In a first example the processor device of FIG. 6A is intended to replace the delay line 34 of the receiver from FIG. 3. It comprises a packet input 80, an upstream switch 83, two separate channels 90, 91, a downstream switch 84 and a packet output 87. In the FIG. 3 receiver the packet input 80 would be connected to the coupling device 36 and the packet output 87 to the amplifier means 33.
In a second example the processor device of FIG. 6A is adapted to replace the highly selective band-pass filter 42 of the FIG. 3 receiver. The packet input and output are then connected accordingly and the processor members 81 and 82 are two filters like the filter 42 from FIG. 3.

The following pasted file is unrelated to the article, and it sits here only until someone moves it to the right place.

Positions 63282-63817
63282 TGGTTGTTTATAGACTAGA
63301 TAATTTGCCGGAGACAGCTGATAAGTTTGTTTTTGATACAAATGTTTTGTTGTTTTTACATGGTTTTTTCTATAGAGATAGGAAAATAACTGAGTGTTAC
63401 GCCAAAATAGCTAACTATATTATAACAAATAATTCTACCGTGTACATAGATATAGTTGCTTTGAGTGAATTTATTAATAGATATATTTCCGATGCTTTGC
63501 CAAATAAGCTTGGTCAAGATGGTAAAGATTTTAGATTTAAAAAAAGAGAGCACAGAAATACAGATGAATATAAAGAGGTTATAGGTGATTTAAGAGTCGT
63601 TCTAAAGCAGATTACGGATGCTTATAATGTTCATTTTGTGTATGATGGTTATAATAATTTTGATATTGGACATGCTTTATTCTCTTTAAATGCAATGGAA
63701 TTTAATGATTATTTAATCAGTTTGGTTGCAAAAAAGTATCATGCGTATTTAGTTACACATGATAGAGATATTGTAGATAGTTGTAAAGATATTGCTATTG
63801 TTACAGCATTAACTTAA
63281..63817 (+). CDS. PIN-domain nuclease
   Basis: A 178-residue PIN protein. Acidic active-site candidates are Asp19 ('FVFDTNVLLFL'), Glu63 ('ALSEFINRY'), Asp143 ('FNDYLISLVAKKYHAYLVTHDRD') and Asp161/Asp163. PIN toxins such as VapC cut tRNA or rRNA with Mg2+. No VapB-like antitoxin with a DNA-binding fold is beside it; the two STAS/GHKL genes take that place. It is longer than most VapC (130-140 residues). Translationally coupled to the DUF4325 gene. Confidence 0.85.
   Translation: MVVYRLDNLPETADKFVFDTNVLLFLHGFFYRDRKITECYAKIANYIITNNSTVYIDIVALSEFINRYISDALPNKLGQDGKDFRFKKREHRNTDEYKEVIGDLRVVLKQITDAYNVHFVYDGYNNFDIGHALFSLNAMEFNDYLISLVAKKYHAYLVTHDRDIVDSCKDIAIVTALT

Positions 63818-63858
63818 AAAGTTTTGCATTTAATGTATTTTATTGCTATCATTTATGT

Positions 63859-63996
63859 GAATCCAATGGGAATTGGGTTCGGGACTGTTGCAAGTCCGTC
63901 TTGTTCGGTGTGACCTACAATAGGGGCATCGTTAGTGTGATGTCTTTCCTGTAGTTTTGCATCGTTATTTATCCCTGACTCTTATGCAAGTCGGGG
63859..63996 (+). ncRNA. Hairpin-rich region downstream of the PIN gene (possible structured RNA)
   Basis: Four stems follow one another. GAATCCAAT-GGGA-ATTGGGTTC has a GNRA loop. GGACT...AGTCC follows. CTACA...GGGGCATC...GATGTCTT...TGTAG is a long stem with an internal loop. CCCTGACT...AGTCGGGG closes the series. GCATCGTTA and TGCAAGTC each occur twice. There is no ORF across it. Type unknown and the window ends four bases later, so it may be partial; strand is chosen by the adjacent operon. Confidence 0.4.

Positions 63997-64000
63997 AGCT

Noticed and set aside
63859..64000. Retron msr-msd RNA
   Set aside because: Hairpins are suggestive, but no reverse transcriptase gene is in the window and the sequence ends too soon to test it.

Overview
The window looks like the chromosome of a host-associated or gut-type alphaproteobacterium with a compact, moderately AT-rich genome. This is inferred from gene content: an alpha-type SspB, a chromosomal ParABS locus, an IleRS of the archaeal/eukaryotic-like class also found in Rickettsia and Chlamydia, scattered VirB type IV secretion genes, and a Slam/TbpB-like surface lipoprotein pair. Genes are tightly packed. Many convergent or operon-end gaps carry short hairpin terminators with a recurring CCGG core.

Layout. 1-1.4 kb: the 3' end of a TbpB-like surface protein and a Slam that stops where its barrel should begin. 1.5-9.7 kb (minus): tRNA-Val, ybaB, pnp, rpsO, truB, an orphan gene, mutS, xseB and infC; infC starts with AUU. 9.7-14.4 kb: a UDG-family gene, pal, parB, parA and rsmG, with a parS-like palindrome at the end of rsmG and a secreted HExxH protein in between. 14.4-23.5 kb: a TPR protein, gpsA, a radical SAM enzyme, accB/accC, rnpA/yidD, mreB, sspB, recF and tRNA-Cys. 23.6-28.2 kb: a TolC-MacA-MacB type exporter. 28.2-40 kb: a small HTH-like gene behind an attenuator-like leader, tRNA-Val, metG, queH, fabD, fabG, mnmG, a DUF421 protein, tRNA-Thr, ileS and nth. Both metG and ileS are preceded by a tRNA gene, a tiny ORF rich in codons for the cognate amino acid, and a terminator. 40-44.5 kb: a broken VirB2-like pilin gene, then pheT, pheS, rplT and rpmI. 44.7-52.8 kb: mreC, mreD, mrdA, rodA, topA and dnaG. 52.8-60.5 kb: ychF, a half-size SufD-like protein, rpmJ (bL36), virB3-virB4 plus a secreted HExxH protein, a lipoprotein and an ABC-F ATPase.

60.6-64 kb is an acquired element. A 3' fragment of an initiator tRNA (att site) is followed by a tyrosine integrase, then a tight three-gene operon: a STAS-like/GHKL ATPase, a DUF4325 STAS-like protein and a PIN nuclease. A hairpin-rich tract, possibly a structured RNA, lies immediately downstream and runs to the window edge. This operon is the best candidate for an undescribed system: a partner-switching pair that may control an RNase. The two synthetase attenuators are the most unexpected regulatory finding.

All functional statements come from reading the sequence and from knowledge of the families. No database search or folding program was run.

FIGS. 6B and 6C show the same device as FIG. 6A with the switches 83 and 84 in different positions.
With the switches 83 and 84 in the positions shown in FIG. 6A the channel 90 is in service and the channel 91 is not. A packet is processed by the channel 90. The previous packet was processed by the channel 91 and the next packet will also be processed by the channel 91. As the channel 91 is not in circuit, neither the preceding packet nor the subsequent packet can disturb the packet being processed. All that is required to achieve this is that the switches 83 and 84 are operated at the appropriate times. If the device of FIG. 6A represents the filter 42 of FIG. 3, which may be considered as having a null propagation time, the switches 83 and 84 may be operated simultaneously, in other words synchronously, and leave the position shown in FIG. 6A at the end of a packet to move directly to the position shown in FIG. 6C. The channel 91 is then in service for the next packet instead of the channel 90. The disconnected channel 90 cannot disturb this next packet, and so on.